Coding is no longer just for computer whizzes.
Thanks to the National Hour of Code, more than 100 million kindergartners through high school seniors worldwide have been exposed to the basics of computer programming since its launch in 2013, according to Code.org, a nonprofit dedicated to expanding participation in computer science and increasing participation by women and underrepresented students of color.
For the past five years, Clear Creek Elementary School has had one or more classes participate in the official coding campaign during the annual Computer Science Education Week. The designation recognizes the Dec. 9, 1906, birthday of computing pioneer Adm. Grace Murray Hopper.
"The Hour of Code is designed to demystify code and show that computer science is not rocket science — anybody can learn the basics," Hadi Partovi, founder and CEO of Code.org, said on the website. "Over 100 million students worldwide have tried an Hour of Code. The demand for relevant 21st century computer science education crosses all borders and knows no boundaries."
This week, CCES students from kindergarten to fifth grade are learning how to code everything from Sphero robots to solar system models to math games.
"The goal is to challenge classes to spend one hour doing coding lessons with the hopes of inspiring further exploration," GATEWAY teacher Robin Morrow said. "At Clear Creek Elementary, we have a number of classrooms across the school who have committed to participating in the Hour of Code challenge this week. Some classes integrate coding tasks into lessons on a regular basis."
Kindergarten teacher Misty Milam said she thinks coding is a "very important skill for all students."
"Having them learn coding at a young age will better prepare them for the future," she said. "Coding can be used to improve my students’ engagement, self-confidence, communication and problem-solving skills."
"Coding gives students a better understanding of how to solve problems and to think in a logical way," added technology lab teacher Staci Hughes, who is "very excited to be a part of the STEM movement taking place" at her school.
All students that Hughes sees in the lab this week will participate in some kind of Hour of Code activity — such as Minecraft or Dance Party for older students and maze-building on Kodable for the younger ones — on the Code.org website, and Milam said her kindergarten students also will be doing coding activities every day in their reading stations and/or math stations.
"This week, my students are using coding with Code and Go Robots," Milam said. "The Code and Go Robots are wonderful tools because they are so versatile. They can be used with topics from most any subject area. We are using the Code and Go Robots for reviewing beginning sounds, ending sounds and subitizing. Using the Code and Go Robots also requires students to use communication and problem-solving."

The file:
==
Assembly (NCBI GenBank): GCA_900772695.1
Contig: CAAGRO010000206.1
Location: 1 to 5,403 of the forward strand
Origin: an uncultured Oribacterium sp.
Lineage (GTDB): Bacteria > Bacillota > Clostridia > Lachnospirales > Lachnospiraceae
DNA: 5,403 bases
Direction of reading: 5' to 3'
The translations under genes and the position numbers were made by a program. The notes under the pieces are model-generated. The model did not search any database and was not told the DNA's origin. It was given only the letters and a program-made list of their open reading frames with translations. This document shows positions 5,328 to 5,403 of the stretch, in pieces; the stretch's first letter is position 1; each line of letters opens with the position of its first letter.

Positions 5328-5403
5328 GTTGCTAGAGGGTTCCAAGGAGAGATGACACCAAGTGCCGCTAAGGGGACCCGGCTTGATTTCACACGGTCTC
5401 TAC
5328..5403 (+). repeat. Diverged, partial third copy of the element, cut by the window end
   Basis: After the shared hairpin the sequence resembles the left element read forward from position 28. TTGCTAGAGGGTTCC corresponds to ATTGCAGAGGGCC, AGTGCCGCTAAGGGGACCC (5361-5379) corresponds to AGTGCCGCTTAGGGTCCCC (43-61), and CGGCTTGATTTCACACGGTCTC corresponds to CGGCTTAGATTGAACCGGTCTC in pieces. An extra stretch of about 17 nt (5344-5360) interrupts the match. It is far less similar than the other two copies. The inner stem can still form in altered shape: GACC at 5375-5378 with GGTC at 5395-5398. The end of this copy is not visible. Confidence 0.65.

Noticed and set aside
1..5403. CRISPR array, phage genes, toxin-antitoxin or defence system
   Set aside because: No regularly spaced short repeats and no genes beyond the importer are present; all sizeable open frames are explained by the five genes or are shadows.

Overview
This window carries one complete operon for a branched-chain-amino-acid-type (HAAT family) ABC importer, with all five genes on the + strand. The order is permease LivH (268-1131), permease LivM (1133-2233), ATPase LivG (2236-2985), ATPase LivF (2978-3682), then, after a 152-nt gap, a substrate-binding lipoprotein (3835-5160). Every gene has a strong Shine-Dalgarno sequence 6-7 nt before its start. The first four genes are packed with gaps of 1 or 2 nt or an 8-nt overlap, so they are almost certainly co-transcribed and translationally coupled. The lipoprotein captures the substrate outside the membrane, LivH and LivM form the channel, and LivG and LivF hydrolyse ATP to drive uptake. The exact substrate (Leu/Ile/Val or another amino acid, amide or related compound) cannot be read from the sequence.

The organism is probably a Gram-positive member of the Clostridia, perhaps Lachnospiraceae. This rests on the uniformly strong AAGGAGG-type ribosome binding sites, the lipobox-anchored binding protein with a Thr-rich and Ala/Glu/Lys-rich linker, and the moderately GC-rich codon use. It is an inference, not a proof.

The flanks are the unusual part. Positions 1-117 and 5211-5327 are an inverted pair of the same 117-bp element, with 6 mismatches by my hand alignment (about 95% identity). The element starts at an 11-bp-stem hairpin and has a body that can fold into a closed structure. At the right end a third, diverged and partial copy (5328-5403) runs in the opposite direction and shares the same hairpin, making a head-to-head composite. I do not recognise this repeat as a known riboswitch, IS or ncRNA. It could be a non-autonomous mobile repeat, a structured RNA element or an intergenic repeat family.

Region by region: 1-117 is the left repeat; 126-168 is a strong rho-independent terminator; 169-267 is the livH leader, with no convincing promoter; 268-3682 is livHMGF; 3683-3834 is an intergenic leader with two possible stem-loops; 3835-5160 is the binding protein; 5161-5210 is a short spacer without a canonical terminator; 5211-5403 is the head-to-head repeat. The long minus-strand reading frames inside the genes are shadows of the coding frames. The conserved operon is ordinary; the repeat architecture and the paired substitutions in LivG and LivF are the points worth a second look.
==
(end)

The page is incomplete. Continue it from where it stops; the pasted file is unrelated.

First-graders in Jamie Pavao's class will be using Botlogic to program a robot to return to his home, and Beverly Hancock’s classes will design and code math games for third-graders and a plate-tectonic task on Tynker.
Carla Bowen’s fifth-graders have completed a Homophone Challenge and a Bill of Rights Challenge using coding on Tynker.
GATEWAY students in grades 3-5 are coding a solar system model using Tynker, and all students in GATEWAY and on the after-school STEAM team are coding Sphero robots.
Even the pre-K students in Julie Bingham's class will get in on the act by doing some Scratch Jr. tasks.
Jennifer Stanfield’s fourth-graders and Erica Cornett’s third-graders also will be completing some type of Hour of Code challenge this week.
Hughes said coding teaches students how to collaborate, create and communicate to complete a specific task.
"Students are also learning persistence — how to never quit or give up," she said. "There is always a way to solve any problem."
Fourth-grader Vivian Willingham said she thinks coding activities are "fun."
"I’m learning about programming," the 9-year-old said. "[Coding] really helps when you get in high school. If you have a problem with a computer, you know how to fix it."
Aaron Goodwin, a 5-year-old kindergarten student, said it was "fun to make the robot move by pushing the arrows to program it," but Joshua Carter, also a 5-year-old kindergartner, had a little trouble with his robot.
"The first time, it didn’t go where I needed it to go so I tried coding it all in after pressing the 'clear all' button, and it worked," he said. "The robot mouse went to the crayon box on the mat. It made me really happy."